Professors have many responsibilities - to their students and postdocs, to their departments and colleagues, to their university, to the scientific community, and to the public. When on a doctoral committee, for example, a professor's duty is to make sure that the candidate's thesis is rigorous and careful, and that the student actually knows what they're talking about. Obviously primary responsibility for supervision of the student lies with the advisor(s), but the committee members are not window dressing; they're supposed to serve a valuable role in upholding the quality of the work.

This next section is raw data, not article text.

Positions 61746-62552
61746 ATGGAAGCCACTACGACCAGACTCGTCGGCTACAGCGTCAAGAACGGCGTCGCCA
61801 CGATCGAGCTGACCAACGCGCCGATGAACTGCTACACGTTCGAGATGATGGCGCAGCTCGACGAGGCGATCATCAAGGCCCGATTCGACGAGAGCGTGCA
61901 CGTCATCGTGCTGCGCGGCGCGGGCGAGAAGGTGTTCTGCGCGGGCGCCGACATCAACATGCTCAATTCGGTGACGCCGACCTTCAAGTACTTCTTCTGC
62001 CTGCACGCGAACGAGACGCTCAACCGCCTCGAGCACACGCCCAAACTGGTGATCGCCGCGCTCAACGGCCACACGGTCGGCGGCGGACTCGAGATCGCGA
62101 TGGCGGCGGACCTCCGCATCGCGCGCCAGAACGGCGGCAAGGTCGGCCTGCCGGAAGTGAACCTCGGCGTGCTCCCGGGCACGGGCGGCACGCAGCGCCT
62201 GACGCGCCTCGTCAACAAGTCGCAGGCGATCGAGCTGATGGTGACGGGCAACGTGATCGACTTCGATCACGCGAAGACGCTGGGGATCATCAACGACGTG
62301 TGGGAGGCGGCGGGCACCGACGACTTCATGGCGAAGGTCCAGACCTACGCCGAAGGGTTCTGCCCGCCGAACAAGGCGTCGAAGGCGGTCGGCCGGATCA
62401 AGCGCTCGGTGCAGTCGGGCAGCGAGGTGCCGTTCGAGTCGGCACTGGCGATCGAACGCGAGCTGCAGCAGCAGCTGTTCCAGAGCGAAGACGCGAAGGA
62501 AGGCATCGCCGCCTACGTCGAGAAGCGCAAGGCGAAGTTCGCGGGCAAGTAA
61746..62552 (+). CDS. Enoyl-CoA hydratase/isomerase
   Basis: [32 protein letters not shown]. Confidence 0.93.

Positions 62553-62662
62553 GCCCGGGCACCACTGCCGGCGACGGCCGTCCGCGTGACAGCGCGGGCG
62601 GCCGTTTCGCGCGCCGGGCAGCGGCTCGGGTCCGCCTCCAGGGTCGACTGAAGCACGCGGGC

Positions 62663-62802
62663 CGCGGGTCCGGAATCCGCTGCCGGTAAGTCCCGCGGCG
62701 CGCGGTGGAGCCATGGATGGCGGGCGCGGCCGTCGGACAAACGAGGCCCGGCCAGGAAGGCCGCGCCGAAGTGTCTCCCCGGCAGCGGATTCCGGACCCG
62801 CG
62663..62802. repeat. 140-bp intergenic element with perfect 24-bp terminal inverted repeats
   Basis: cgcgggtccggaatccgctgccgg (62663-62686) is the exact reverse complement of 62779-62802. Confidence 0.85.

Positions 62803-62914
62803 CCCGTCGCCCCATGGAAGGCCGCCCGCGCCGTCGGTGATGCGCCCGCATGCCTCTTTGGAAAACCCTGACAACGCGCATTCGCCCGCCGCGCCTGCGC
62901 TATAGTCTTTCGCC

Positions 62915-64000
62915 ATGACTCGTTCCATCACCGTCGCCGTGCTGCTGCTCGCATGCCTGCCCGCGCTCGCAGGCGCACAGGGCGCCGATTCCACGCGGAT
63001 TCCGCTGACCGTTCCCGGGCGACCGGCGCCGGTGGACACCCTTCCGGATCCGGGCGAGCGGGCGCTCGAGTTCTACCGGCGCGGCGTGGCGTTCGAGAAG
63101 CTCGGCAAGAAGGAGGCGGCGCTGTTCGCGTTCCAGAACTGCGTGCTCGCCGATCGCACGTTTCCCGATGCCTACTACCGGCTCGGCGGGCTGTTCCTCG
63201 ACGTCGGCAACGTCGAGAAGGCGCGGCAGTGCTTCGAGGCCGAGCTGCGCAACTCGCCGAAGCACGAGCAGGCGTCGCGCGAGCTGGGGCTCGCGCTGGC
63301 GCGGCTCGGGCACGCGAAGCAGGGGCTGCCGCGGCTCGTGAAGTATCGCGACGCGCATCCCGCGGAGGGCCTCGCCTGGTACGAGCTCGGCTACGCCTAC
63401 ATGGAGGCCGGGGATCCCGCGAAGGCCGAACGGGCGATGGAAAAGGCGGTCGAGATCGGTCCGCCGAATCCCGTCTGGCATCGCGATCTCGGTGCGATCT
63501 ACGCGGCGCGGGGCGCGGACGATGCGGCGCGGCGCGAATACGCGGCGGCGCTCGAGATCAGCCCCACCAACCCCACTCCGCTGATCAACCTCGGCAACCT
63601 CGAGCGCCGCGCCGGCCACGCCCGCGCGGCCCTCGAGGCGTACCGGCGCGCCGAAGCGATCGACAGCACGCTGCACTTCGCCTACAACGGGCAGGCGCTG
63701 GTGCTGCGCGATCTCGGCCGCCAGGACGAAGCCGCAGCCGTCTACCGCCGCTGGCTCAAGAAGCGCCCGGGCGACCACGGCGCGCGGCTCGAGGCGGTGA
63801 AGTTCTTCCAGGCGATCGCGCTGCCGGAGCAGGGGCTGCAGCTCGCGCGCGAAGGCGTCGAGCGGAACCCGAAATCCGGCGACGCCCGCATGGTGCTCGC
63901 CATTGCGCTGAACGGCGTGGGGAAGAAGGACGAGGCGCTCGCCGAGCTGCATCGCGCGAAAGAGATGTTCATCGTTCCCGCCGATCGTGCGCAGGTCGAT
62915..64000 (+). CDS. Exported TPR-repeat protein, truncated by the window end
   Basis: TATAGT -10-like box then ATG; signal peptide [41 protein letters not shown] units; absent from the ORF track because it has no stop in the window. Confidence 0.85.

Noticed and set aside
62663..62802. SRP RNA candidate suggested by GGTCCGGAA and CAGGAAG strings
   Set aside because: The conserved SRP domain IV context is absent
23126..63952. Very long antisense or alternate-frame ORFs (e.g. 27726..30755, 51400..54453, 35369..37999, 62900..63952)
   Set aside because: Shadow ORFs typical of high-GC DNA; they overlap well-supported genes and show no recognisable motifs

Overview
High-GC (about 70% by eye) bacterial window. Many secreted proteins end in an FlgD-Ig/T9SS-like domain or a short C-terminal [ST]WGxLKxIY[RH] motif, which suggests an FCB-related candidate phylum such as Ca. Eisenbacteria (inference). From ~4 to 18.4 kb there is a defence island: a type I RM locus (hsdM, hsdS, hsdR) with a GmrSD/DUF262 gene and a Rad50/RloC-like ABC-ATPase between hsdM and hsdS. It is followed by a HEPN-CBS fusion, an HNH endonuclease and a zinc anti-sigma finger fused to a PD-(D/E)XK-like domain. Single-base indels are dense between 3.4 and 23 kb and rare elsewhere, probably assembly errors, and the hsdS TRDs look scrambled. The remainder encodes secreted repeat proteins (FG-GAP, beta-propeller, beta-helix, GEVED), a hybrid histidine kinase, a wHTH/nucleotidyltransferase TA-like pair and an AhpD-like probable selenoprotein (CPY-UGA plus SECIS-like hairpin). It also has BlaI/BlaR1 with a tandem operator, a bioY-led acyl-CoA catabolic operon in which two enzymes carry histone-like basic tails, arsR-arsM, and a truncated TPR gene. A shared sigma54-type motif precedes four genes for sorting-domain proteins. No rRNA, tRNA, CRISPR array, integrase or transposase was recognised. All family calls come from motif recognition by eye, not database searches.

I have a colleague at another institution (names and circumstances have been changed here; I'll say no more about specifics) who really had to put his foot down several years ago, as a committee member, to make sure that a student (the last one of a just-retired professor) didn't hand in a thesis sufficiently fringe that it bordered on pseudoscience. It was pretty clear that the advisor would have been willing to let this slide (!) for the sake of getting the last student out the door. My colleague (junior faculty at the time) had to push hard to make sure that this got resolved. Eventually the student did complete an acceptable thesis (on a much more mainstream topic) and got the degree. This colleague just recently came across the former student again, and was disappointed and sad to see that the fringe aspects of science are back in what he's doing. My colleague is now feeling (irrational) guilt about this (that the former student is now credentialed and pushing this stuff), even though the actual thesis was fine in the end. This does raise the question, though: how much of a gatekeeper should a committee member be?